Negative effects of psychotherapies for adult depression: A meta-analysis of deterioration rates

Research output: Contribution to JournalReview articleAcademicpeer-review

Abstract

Background: The risk for deterioration in patients receiving psychotherapy for adult depression has not been examined extensively and it is not clear whether psychotherapy reduces this risk or may even increase it in some patients. We conducted a meta-analysis of trials comparing these psychotherapies with control conditions that report deterioration rates. Methods: We used an existing database of randomized trials on psychotherapies for adult depression which was updated up to 1/1/2017, through systematic searches in bibliographic databases. We included trials that reported clinically significant deterioration rates. Results: We included 18 studies with 23 comparisons between therapy and control groups. The pooled risk ratio of deterioration was 0.39 (95% CI: 0.27∼0.57), indicating that patients in the psychotherapy groups have a 61% lower chance to deteriorate than patients in the control groups. We found that 20 patients need to be treated with psychotherapy in order to avoid one case of deterioration, compared to the control conditions. The median deterioration rate in the therapy groups was 4%, and in some studies more than 10%, indicating that clinicians should always be aware of the risk of deterioration. Limitations: The results should be considered with caution because most studies had at least some risk of bias. Only 6% of all trials comparing psychotherapy with a control condition reported deterioration rates, using different ways to define deterioration which made pooling the prevalence rates across treatments and control groups impossible. Conclusions: Psychological treatments of adult depression may reduce the risk for deterioration, compared to control groups, but this should be considered with caution because of the small proportion of studies reporting deterioration rates.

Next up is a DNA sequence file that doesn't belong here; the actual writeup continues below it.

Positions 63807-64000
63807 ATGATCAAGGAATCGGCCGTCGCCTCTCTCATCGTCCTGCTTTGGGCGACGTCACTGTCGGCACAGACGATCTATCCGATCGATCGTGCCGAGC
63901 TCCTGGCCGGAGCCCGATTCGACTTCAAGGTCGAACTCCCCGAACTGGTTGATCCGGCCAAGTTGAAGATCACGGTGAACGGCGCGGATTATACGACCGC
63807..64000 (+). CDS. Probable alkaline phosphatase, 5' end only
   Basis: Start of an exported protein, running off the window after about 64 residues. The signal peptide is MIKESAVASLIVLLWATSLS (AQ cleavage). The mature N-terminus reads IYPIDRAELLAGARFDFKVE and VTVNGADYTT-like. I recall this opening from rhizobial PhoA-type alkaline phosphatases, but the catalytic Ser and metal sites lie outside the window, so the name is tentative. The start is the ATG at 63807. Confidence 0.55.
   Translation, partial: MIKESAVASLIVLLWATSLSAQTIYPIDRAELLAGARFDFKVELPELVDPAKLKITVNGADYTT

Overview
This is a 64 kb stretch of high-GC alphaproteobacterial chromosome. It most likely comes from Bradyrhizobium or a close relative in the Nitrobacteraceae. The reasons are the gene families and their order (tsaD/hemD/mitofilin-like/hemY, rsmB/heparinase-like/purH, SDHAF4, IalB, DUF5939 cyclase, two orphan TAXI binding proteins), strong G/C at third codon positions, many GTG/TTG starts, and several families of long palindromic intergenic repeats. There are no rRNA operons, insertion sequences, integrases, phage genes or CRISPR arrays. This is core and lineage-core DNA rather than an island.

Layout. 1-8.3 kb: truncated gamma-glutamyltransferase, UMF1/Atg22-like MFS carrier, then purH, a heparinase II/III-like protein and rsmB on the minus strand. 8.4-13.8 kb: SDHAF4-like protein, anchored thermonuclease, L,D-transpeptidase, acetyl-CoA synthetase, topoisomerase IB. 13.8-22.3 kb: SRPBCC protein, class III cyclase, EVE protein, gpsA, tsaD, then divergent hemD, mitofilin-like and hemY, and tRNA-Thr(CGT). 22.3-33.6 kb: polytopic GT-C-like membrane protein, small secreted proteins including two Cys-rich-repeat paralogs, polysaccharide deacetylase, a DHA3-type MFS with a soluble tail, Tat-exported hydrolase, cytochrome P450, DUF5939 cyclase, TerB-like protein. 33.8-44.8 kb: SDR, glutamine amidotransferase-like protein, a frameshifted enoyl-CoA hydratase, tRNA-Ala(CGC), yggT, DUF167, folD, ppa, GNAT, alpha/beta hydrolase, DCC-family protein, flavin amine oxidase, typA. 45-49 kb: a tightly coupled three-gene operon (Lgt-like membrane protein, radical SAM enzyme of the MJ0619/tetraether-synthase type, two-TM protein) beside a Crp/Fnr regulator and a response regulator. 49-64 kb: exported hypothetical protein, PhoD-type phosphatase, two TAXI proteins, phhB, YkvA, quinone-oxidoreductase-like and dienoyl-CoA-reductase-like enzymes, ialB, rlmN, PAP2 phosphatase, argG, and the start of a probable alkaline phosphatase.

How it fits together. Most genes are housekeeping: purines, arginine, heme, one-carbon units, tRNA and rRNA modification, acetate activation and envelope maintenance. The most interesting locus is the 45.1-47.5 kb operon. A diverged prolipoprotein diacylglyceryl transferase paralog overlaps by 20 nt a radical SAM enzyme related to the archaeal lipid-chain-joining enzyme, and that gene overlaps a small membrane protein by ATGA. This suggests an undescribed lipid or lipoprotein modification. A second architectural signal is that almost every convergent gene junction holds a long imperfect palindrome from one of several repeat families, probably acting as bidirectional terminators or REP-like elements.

Original languageEnglish
Pages (from-to)138-145
Number of pages8
JournalJournal of Affective Disorders
Volume239
DOIs
Publication statusPublished - 15 Oct 2018

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Psychotherapy
Meta-Analysis
Depression
Control Groups
Group Psychotherapy
Bibliographic Databases
Therapeutics
Odds Ratio
Databases
Psychology

Keywords

  • Cognitive behavior therapy
  • Depression
  • Deterioration rates
  • Meta-analysis
  • Negative outcomes
  • Psychotherapy

Cite this

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title = "Negative effects of psychotherapies for adult depression: A meta-analysis of deterioration rates",
abstract = "Background: The risk for deterioration in patients receiving psychotherapy for adult depression has not been examined extensively and it is not clear whether psychotherapy reduces this risk or may even increase it in some patients. We conducted a meta-analysis of trials comparing these psychotherapies with control conditions that report deterioration rates. Methods: We used an existing database of randomized trials on psychotherapies for adult depression which was updated up to 1/1/2017, through systematic searches in bibliographic databases. We included trials that reported clinically significant deterioration rates. Results: We included 18 studies with 23 comparisons between therapy and control groups. The pooled risk ratio of deterioration was 0.39 (95{\%} CI: 0.27∼0.57), indicating that patients in the psychotherapy groups have a 61{\%} lower chance to deteriorate than patients in the control groups. We found that 20 patients need to be treated with psychotherapy in order to avoid one case of deterioration, compared to the control conditions. The median deterioration rate in the therapy groups was 4{\%}, and in some studies more than 10{\%}, indicating that clinicians should always be aware of the risk of deterioration. Limitations: The results should be considered with caution because most studies had at least some risk of bias. Only 6{\%} of all trials comparing psychotherapy with a control condition reported deterioration rates, using different ways to define deterioration which made pooling the prevalence rates across treatments and control groups impossible. Conclusions: Psychological treatments of adult depression may reduce the risk for deterioration, compared to control groups, but this should be considered with caution because of the small proportion of studies reporting deterioration rates.",
keywords = "Cognitive behavior therapy, Depression, Deterioration rates, Meta-analysis, Negative outcomes, Psychotherapy",